Before the Covid-19 pandemic hit earlier this year, 14-year-old Aiman would lace up his football boots at least once a week to take to the pitch at the New Charis Mission for a training session at the FootballPlus Academy.
The academy is the brainchild of Mr Loh Ngiap Tai, who in 2013 saw a chance to merge his lifelong love of football with his passion for helping young people.
In his previous job running leadership programmes for at-risk youth at charitable organisation YouthWorks, he saw how they struggled with confidence and discipline because they lacked opportunities to explore physical and social activities.
A certified “A” licence coach, the 46-year-old founded FootballPlus, an academy that uses football to engage youth from disadvantaged and low-income families and “teach them positive values”.
FootballPlus received its charity status in June 2014 and attained Institution of a Public Character status in August 2016.
Its community programme includes 70 youth aged seven to 14, of which 90 per cent train weekly for free or at subsidised monthly rates of $20. Coaches are encouraged to do home visits to connect with participants’ parents and understand their home environment, so that youth are given the support they need.
FootballPlus also runs football clinics at family services centres and school-based programmes. It provides coaches to schools and delivers ad hoc football-based parenting workshops.
Mr Loh said: “I want to help them build character through exposure to training and competition because I believe early intervention helps them later on in life.
“Over the years, it has been rewarding to see them grow… We have kids who were very ill-disciplined, always late and fighting in school and in training, and we are very encouraged when we see their transformation into someone who finds joy and even helps out the coaches during training.”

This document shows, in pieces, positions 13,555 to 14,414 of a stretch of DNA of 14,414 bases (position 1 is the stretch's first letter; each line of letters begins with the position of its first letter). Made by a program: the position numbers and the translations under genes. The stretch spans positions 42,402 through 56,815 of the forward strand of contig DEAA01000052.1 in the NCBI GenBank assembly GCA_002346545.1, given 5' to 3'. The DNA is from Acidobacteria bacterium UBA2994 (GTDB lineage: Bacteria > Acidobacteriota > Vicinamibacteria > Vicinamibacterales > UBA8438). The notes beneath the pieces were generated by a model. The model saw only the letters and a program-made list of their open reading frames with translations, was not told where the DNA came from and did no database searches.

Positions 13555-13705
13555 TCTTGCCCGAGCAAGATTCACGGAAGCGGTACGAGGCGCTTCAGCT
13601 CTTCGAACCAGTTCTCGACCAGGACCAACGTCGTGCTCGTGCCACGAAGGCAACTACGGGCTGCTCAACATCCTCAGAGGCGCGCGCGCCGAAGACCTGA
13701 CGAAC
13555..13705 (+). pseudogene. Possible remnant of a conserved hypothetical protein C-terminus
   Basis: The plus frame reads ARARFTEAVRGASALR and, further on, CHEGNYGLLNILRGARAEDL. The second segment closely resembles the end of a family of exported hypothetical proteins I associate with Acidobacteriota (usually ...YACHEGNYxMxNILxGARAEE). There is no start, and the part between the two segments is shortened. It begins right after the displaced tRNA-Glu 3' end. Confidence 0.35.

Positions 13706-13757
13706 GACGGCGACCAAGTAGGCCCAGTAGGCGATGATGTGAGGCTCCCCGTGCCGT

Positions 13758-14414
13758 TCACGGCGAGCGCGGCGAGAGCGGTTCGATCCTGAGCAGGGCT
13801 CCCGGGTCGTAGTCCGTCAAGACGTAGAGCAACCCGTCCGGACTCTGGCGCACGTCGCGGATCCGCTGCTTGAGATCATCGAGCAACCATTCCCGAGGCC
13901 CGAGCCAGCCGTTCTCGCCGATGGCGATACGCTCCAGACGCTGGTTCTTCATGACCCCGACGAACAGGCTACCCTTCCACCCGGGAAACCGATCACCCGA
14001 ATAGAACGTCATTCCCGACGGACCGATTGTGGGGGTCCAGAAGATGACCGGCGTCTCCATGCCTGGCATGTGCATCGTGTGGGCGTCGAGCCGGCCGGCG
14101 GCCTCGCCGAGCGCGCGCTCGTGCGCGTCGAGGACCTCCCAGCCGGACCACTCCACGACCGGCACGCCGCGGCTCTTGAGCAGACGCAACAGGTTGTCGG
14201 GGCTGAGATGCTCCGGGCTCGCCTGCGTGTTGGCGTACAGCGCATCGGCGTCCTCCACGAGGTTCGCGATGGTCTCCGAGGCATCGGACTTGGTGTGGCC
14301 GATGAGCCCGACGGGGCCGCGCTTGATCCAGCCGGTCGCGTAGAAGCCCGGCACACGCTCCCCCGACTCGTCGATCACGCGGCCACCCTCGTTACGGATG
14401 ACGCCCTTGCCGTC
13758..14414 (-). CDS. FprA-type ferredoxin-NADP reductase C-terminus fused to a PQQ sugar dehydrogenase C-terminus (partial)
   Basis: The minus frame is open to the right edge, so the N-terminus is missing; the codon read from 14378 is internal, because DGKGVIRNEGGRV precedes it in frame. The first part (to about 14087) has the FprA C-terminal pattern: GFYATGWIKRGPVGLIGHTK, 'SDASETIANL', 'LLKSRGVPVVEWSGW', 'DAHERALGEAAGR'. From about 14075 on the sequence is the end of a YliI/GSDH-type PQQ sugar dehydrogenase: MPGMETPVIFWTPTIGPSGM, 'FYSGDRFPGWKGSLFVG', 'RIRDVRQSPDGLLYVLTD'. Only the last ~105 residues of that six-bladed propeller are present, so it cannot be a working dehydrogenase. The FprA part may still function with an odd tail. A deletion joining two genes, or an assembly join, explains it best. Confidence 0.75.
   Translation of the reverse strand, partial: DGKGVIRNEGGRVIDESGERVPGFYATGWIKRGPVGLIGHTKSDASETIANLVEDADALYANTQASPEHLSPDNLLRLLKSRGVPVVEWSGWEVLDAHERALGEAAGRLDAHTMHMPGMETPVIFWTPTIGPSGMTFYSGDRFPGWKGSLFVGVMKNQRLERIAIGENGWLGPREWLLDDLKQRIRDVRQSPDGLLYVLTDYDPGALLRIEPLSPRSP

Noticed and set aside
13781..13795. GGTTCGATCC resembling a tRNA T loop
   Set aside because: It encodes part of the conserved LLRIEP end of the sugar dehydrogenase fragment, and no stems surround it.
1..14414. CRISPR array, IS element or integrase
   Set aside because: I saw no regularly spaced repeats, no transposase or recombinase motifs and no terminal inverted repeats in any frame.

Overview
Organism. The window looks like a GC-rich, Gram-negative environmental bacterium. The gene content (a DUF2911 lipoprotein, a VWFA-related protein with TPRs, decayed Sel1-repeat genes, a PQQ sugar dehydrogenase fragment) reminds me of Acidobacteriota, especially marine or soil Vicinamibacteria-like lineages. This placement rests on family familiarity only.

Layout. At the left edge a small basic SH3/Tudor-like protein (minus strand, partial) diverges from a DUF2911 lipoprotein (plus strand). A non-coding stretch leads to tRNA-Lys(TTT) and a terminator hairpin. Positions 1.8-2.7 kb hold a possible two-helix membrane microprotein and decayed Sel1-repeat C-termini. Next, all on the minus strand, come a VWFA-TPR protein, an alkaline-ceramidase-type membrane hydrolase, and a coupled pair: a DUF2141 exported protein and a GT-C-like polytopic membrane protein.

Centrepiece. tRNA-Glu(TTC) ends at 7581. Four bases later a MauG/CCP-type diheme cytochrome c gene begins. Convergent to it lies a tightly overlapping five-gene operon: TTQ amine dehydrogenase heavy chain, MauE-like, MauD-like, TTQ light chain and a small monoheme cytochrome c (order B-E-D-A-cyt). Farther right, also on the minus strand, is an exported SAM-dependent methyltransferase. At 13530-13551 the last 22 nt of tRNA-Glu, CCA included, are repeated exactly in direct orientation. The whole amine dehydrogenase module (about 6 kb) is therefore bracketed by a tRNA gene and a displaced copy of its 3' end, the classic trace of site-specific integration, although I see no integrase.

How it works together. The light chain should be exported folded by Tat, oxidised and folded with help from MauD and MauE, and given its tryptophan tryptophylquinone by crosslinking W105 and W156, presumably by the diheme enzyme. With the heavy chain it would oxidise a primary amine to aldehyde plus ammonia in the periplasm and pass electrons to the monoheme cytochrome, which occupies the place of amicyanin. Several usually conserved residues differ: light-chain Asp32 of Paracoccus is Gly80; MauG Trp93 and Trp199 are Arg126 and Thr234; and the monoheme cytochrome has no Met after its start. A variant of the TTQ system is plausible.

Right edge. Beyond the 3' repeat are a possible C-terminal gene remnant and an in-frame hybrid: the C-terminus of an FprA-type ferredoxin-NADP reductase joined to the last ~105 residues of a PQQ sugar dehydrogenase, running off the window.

Budding midfielder Aiman, who is identified only by his first name and has trained for five years with FootballPlus, said: “It has been a great experience, we get to meet new friends and train with friendly coaches.
“The coaches here teach us values like resilience, team spirit, finishing well, serving others and self-control, which we can apply in games and in life.”
FootballPlus also runs Champions Unlimited, a 16-week mentoring programme where participants receive one-on-one mentoring sessions every other week. These sessions are to encourage and facilitate goal-setting, celebrate successes, reflect and review the participants’ decision-making.
It is also a learning opportunity for the mentors, most of whom are volunteers, as they have to undergo eight hours of mandatory training, which includes learning practical ways to handle some of the issues youth face.
The programme was halted during the coronavirus pandemic, but is set to restart next year.
Ms Ho Wen Jin, 28, who has been a FootballPlus coach for six years, said: “With FootballPlus, I see its mission clearly, and I get tremendous satisfaction from watching kids, who start off with no confidence because they don’t have the opportunity to play, grow gradually over the years and develop positive qualities.”
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